Any good sales person has to know the sales process off by heart, it is the holy grail of sales. You start by generating leads, qualify them through research, before pitching to leads and closing a deal- sounds simple, or at least it should be.
However, the sales funnel should only be used for just that, your sales process not the customers. Where salespeople fall down is thinking that this method is how your buyers go through the experience.
This is a flawed approach because the way that every customer interacts with your product will be unique so a rigid funnel simply doesn’t work. Rather than working through a checklist, you should try and put yourself in your customer’s shoes: what do you think when you’re buying?
This is always the most effective approach because buying is the focus for sales.
The Buying Process
The typical stages that you go through when buying something are usually initial interest, followed by research, reference and analysis before you make the final decision.
Everyone goes through this stage at different speeds. For example, you might have an urgent need for the product which could make the decision in a few minutes. However, when it comes to business decisions it often takes more time to compare other products on the market, consider the value of what you’re offering and determine if there are the funds to make the purchase.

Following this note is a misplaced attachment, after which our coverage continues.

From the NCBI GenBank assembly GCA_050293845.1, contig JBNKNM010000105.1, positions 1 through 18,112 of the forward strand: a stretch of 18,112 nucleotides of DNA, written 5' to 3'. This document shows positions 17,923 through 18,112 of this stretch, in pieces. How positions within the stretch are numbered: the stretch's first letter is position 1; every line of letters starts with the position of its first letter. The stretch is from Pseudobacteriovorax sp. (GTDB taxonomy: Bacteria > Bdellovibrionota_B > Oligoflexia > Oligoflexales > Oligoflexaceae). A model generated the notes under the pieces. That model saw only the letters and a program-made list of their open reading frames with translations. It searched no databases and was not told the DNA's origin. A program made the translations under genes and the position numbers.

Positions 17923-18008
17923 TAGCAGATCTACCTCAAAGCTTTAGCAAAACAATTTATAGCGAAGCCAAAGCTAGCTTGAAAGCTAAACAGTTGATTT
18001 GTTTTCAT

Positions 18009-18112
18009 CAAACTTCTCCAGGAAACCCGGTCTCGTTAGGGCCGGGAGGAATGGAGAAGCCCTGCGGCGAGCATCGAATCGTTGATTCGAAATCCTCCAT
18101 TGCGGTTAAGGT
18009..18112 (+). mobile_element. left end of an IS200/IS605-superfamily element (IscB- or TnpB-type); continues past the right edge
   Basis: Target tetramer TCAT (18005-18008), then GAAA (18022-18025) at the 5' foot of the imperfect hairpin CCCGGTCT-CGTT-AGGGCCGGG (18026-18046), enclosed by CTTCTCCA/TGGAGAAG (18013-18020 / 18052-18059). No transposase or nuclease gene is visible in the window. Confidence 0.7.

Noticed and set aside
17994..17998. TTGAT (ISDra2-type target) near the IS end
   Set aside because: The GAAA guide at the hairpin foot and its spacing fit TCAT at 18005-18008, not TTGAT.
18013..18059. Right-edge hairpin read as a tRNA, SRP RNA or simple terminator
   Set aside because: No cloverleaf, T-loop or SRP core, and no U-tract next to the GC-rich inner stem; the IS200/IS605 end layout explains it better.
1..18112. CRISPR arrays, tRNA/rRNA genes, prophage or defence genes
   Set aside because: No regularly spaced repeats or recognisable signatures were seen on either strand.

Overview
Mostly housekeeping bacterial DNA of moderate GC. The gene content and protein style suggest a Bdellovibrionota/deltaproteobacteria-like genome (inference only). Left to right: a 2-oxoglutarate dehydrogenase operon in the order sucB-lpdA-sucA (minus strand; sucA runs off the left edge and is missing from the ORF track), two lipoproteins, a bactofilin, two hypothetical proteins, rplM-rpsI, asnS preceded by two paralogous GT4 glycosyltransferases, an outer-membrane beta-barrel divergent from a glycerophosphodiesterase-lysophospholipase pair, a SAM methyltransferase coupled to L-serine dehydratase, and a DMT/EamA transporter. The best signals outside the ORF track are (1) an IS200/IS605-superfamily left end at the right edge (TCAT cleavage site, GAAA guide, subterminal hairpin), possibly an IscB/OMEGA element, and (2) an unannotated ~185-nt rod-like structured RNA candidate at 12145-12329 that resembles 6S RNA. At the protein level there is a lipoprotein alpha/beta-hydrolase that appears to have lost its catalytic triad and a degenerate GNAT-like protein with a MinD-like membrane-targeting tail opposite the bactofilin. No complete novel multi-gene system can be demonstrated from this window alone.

Your role as a sales person is to provide customers with as much information as possible at the pitching stage. If you have followed the sales funnel, you will have researched this prospective company and highlighted areas where your product can genuinely add value to their company.
But don’t expect to hear back within a week. When you’re selling to anyone, especially larger companies, the process becomes convoluted because the analysis, research and final decision have to go through a number of people before the purchase is approved.
Understanding that it could take a few weeks before the CEO approves the sale will ensure that you’re not pressuring to close a deal before the buyer is ready.
When a buyer has made their analysis and is ready to make the purchase, you should be able to read the signs. Whether that’s more questions or simply a positive tone on the follow-up call, now is the time to apply the pressure and secure that deal.
The key to making a successful sale is to read your prospects body language, react to what they’re saying and give them the space to know that your product is the right fit for them.